Through his work, he attempts to weave narratives in which the relationship between observer and reproduction is in a constant state of destabilization

Fotis Sagonas

We are rainmakers; we do not broker the rain

Text: Dimitra Kehagia || Photos: Fotis Sagonas's Archive
Fotis Sagonas

Through his work, he attempts to weave narratives in which the relationship between observer and reproduction is in a constant state of destabilization. His intent is to release the viewer–observer from their quest for “true” comprehension and leave them free to try their hand at interpreting the information contained in the artwork unmediated, on their own. “The existence of the artwork appears as a plurality of meanings, sequences and coexistences within it,” explains Fotis Sagonas. An artist and an architect, he assesses that the two are sometimes at odds and sometimes cohesive. He believes that “our words betray us. Yes, but we also betray them,” as Godard puts it in Nana’s exchange with an older intellectual in Vivre Sa Vie. In his opinion, creative convention alters the nexus of connections between all things, endlessly leading us to trace new maps.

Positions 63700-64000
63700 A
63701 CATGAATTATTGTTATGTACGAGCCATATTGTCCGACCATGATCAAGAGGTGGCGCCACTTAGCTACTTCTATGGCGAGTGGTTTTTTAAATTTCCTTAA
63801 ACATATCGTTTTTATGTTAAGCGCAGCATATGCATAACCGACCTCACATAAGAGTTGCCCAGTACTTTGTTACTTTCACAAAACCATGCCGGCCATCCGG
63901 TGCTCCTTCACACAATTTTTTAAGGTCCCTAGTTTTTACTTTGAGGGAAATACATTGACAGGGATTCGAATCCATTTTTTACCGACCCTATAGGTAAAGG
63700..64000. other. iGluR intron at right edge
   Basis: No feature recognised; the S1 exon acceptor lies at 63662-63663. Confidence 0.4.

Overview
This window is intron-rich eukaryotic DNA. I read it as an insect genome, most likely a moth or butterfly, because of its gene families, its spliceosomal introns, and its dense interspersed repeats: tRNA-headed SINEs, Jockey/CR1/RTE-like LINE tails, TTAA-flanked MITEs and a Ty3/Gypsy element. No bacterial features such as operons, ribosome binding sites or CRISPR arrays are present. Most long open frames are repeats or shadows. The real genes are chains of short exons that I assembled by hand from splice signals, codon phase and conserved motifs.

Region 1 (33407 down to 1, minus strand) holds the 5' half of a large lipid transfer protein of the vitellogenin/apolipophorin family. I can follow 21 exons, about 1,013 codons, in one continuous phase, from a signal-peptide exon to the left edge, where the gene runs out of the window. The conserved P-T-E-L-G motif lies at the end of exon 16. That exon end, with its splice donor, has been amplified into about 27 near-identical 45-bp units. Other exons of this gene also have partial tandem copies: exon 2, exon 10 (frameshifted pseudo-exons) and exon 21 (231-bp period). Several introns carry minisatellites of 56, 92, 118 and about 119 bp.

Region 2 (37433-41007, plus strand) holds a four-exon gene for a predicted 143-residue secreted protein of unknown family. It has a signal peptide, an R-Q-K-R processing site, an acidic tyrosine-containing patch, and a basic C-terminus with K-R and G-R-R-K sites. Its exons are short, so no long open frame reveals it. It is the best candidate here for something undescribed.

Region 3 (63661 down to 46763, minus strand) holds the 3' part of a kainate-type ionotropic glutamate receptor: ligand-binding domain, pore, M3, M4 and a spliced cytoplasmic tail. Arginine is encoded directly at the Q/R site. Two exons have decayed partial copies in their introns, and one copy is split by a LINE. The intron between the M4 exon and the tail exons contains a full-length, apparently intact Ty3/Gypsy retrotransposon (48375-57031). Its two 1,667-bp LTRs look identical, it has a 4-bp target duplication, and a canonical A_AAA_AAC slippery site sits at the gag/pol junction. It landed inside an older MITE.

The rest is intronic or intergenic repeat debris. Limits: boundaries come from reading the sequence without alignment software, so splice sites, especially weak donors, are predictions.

Central to his interdisciplinary inquiry is the establishment “of a personal act of art – which is in essence set up as a continuum. Explorations of questions on contemporary creation and the renewal-update of educational methods are also objectives I pursue.”

From Fotis Sagonas’s multidimensional body of work stands out the program for people with vision impairment and blindness for the Visitors Center of the Stavros Niarchos Foundation Cultural Center that he co-created. “Community projects are a vibrant field of artistic action, where artists and citizens together can highlight issues of concern to certain social groups. Today, there is a more pronounced shift in the function of art from a medium of personal expression to a more collective medium.”